Being left without a voice on whether groundwater can be extracted in Salmon Arm for a water bottling facility has propelled city council to act.
Groundwater licence applications go to the provincial Forests, Lands, Natural Resource Operations and Rural Development (FLNRORD) ministry and, typically, municipal governments are not consulted. In this case, council was not asked for input about the application on a property at 3030 40th St. SE, although the Columbia Shuswap Regional District (CSRD) was, because it is the owner of the nearby landfill which falls within the consultation perimeter. The CSRD voiced opposition to the plan.
Coun. Tim Lavery crafted a motion that was supported unanimously by council. The motion expressed fundamental opposition to groundwater extraction for commercial bulk and bottled water sales, based on concerns related to having safe clean water for local consumption in the future. The motion also called for a formal role for local government in the process.
Before presenting the motion, Lavery referred to a motion from the city’s environmental advisory committee and a letter from the Salmon Arm Economic Development Society, both of which expressed concerns about environmental sustainability. He noted that the Neskonlith band had also voiced concerns about the application to Shuswap MLA Greg Kyllo, but Kyllo hadn’t received a substantive answer from the province.
In late 2019 the CSRD made a unanimous resolution opposing a groundwater water bottling application in Area A near Golden. The Union of BC Municipalities (UBCM) has made regular motions for local governments to be a part of water extraction proposals, he said.
“It is throughout the province, I think fairly clear, that local governments feel they have a legitimate vested interest in that. It’s gone to UBCM and so far has been met with a closed door, cold shoulder response (from the provincial government).”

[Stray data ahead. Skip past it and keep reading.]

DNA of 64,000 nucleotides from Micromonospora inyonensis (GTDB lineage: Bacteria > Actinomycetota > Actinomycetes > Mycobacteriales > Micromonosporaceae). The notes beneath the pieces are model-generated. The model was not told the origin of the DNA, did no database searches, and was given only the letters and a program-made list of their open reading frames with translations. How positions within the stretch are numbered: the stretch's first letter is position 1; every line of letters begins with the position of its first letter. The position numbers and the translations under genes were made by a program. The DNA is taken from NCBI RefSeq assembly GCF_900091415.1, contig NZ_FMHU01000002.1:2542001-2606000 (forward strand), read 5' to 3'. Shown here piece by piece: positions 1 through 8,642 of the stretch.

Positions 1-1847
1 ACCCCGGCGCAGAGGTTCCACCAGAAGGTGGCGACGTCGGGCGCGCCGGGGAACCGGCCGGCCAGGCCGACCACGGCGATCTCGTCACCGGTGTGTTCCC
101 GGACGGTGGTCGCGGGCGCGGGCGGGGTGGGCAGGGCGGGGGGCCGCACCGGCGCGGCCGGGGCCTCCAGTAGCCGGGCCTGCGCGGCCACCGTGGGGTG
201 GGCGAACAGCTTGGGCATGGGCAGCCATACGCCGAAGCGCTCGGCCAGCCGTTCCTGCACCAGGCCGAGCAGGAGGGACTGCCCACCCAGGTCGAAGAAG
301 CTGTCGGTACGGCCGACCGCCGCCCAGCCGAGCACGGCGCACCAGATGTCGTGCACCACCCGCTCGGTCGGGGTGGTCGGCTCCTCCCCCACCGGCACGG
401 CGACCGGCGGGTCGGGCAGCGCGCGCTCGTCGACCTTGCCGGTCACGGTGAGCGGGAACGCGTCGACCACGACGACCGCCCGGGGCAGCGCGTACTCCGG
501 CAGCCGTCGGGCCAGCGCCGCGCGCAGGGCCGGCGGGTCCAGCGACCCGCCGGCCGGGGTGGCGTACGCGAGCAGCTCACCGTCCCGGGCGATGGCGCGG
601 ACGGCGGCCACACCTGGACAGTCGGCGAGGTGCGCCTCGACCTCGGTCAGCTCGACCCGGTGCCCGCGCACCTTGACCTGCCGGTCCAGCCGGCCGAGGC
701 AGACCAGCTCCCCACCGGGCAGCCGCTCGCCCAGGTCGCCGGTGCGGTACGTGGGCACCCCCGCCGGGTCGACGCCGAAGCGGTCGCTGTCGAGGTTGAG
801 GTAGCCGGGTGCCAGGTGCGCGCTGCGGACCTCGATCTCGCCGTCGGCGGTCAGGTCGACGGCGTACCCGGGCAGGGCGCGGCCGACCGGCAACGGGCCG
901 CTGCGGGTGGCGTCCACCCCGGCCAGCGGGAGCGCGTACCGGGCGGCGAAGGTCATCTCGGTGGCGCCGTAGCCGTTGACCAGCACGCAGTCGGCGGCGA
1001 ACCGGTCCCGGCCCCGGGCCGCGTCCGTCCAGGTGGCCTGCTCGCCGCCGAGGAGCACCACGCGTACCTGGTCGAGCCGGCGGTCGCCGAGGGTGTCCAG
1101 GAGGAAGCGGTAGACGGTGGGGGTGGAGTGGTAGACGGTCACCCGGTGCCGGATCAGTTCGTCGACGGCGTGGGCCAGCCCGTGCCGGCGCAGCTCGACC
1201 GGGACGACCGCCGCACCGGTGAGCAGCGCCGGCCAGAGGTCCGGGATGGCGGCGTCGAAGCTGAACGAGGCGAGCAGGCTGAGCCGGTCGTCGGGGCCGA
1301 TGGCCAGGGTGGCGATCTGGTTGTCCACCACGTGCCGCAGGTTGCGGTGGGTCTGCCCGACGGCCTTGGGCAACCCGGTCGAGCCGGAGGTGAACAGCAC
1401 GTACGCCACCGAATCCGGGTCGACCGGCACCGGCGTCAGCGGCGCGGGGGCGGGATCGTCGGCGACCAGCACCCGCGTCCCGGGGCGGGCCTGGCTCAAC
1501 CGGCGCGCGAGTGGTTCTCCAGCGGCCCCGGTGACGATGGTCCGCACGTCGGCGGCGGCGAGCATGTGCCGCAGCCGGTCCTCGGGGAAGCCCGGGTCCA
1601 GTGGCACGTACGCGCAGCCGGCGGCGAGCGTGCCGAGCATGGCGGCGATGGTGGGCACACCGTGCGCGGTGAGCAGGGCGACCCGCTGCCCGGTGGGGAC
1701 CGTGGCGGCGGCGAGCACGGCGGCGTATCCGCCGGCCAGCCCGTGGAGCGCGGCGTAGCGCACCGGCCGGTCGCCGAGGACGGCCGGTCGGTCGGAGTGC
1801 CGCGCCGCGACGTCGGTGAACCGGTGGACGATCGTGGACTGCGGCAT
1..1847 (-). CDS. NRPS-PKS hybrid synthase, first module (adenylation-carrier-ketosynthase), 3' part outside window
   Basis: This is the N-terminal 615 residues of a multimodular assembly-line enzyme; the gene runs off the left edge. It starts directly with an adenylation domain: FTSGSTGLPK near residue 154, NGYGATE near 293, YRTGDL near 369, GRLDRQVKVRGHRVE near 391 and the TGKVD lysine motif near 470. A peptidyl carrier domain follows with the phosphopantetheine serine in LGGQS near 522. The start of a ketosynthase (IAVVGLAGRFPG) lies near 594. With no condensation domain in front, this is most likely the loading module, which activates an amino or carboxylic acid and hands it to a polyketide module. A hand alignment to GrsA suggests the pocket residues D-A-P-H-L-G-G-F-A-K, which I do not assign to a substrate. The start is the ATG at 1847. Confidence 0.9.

Lavery said he firmly believes groundwater is a public resource and local governments have a legitimate interest in its use and consumption, particularly given factors such as climate change and equitable access for non-commercial users.
He also said he’s personally against the proliferation of unnecessary products for commercial gain, especially in light of existing excellent public water utilities.
Lavery, other members of council and the letter from the economic development society said their opposition to the water extraction application is not a matter of questioning the applicant.
“I can comfortably say I would be opposing this proposal based on the rationale given, even if it came from Mother Theresa,” Lavery emphasized.
Coun. Louise Wallace Richmond said she’s heard from community members, including the proponent.
“It’s been a very interesting conversation, a very confusing process, and I humbly suggest this is a case of regulations not keeping up with the social expectations.”
Coun. Debbie Cannon said she too has heard from many residents as well as one of the two proponents. She doesn’t want to see the facility in Salmon Arm and she thinks it’s possible that a water-bottling company would end up being sold to a large company.
Although Coun. Kevin Flynn said he’d support the motion, he suggested more emphasis on the need for input from local government.
He also questioned the order of the elements in the motion, because a request for a presentation from those involved came after sending a letter with council’s motion to the premier, the ministers of FLNRORD and the environment ministry, and the regional office processing the application.
“If they’re just going to do it without our input or consideration or understanding, why do we need a presentation?”
Coun. Sylvia Lindgren said Canadians have been standing up against water bottling and privatizing water for at least two decades.
“I think for us just to quietly sit by and allow this one to go ahead is a big step backwards.”
Coun. Chad Eliason said although he doesn’t believe the motion will carry much weight, he will support it generally because communities want more input on what is happening within their borders and in their watersheds.
Mayor Alan Harrison said the issue is not about one application but rather whether the community wants groundwater accessed for commercial use. He said he agrees with council that it does not – and he has faith the provincial government will come into alignment with communities.